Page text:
EXAMPLES

The following examples are provided to illustrate the present invention. The examples are not intended to limit the scope of the present invention and they should not be so interpreted. Amounts are in w/v parts or w/v percentages unless otherwise indicated.

Additive Sample Preparation

Three additives are prepared:

Additive “A” is prepared using 15 weight parts of ethyl benzene and 85 weight parts of an ethoxylated nonylphenol formaldehyde resin having a molecular weight of from about 5 to about 7 thousand and molar ratio of ethylene oxide to resin hydroxyl group of about 6:1;
Additive “B” is prepared by admixing 5 weight parts of a nonylphenol formaldehyde resin having a molecular weight of from about 3 to about 5 thousand with 1 weight part of triethyl tetra-amine and 94 weight parts of toluene; and
Additive “C” is prepared by admixing 5 weight parts of a nonylphenol formaldehyde resin having a molecular weight of from about 3 to about 5 thousand with 1 weight part of triethyl tetra-amine, 47 weight parts of ethyl acetate, and 47 weight parts of toluene.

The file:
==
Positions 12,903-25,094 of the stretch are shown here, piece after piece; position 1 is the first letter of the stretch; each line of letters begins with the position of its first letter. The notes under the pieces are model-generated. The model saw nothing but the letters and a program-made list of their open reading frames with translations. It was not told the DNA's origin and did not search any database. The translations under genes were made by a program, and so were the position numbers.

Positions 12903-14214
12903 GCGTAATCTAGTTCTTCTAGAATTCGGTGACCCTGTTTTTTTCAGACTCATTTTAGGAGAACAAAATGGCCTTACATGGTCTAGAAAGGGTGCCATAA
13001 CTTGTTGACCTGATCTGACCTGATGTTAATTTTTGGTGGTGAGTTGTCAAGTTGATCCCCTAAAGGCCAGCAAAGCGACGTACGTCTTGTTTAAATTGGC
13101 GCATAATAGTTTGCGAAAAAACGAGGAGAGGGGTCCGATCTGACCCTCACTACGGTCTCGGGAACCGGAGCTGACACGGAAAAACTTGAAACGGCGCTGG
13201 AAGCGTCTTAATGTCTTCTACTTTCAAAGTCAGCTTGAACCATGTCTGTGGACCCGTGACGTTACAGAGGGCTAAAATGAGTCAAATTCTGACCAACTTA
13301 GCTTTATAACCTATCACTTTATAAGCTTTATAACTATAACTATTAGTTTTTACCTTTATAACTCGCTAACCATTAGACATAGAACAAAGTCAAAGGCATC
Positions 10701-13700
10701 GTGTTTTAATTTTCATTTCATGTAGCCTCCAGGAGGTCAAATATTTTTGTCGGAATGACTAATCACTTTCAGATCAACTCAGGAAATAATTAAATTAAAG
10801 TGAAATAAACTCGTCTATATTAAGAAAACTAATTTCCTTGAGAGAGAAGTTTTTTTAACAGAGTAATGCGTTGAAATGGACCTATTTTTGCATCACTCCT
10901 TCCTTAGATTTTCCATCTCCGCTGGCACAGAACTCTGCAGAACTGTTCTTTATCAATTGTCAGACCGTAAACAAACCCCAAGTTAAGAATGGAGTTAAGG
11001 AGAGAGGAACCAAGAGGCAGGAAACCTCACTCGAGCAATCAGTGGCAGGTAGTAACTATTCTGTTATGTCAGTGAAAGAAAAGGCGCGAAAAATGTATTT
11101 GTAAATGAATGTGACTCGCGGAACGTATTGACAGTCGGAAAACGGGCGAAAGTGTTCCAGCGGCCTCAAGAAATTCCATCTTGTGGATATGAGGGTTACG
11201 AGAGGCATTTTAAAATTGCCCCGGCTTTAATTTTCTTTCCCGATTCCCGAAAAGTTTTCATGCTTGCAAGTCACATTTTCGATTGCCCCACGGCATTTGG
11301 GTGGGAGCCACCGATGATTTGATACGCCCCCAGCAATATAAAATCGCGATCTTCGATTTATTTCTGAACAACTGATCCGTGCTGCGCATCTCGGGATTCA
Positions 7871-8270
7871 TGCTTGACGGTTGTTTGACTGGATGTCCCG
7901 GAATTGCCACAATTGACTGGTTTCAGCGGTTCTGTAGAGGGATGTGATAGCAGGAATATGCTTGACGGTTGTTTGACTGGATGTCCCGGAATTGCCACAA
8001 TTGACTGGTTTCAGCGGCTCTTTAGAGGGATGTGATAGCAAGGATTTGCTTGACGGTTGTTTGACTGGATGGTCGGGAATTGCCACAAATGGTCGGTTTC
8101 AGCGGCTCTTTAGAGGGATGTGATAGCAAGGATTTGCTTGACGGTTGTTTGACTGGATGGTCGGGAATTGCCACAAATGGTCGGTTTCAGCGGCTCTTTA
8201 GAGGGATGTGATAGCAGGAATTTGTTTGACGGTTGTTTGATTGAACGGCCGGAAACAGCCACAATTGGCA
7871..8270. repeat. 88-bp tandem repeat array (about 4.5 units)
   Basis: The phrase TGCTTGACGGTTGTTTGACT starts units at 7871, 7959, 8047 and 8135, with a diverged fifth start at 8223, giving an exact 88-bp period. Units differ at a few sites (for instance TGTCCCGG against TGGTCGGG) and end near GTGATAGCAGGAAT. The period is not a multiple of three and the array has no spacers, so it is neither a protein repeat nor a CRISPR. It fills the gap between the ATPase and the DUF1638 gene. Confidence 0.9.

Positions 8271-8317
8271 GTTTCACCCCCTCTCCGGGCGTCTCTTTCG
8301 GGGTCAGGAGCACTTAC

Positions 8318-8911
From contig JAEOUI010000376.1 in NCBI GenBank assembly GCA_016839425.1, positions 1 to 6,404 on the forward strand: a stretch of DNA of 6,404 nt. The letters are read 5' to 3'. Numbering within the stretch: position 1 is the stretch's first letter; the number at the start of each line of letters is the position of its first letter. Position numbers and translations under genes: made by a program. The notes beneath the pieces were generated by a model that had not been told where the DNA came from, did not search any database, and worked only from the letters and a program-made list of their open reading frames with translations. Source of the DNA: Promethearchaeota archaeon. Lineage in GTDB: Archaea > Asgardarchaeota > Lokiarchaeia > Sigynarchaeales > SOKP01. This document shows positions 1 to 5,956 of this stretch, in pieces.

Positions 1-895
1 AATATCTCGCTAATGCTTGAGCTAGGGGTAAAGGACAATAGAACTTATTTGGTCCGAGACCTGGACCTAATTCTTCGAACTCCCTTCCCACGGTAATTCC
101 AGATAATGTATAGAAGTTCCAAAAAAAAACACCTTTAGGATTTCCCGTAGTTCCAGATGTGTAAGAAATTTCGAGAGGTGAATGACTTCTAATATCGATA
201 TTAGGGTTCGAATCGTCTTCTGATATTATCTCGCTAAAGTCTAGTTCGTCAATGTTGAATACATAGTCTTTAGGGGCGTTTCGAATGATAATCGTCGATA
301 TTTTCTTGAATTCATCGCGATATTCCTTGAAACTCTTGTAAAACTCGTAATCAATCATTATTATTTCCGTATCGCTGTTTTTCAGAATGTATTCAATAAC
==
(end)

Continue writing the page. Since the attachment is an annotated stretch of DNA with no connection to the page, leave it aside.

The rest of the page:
Example 1

A 25 g sample of bitumen is heated in an oven to 400° F. and then sealed within a can with a known amount of Additive A. A control sample is run without the additive. The can is rolled to mix the bitumen and additive for 10 seconds For both samples, the can is opened and a temperature probe is inserted into the bitumen. The sample is allowed to cool at ambient conditions while being stirred using a stirring rod. As the sample is stirred, the temperature is noted at the point where the stirring rod becomes fixed and cannot be moved. This “set up” temperature for the sample with the additive and is compared to the set up temperature for the sample without the additive. The lowering of the set up point is reported as the percent decrease in the set up temperature for the sample as compared to the control. The results are reported below in the Table.

Example 2

Example 1 is substantially reproduced except that additive B is used.

Example 3

Example 1 is substantially reproduced except that additive C is used.

TABLE
Example 1Example 2Example 3
AdditiveAdditive AAdditive BAdditive C
Concentration% Reduction in% Reduction in% Reduction in
(ppm)Set Up PointSet Up PointSet Up Point
500000
1000322
1500521
2000533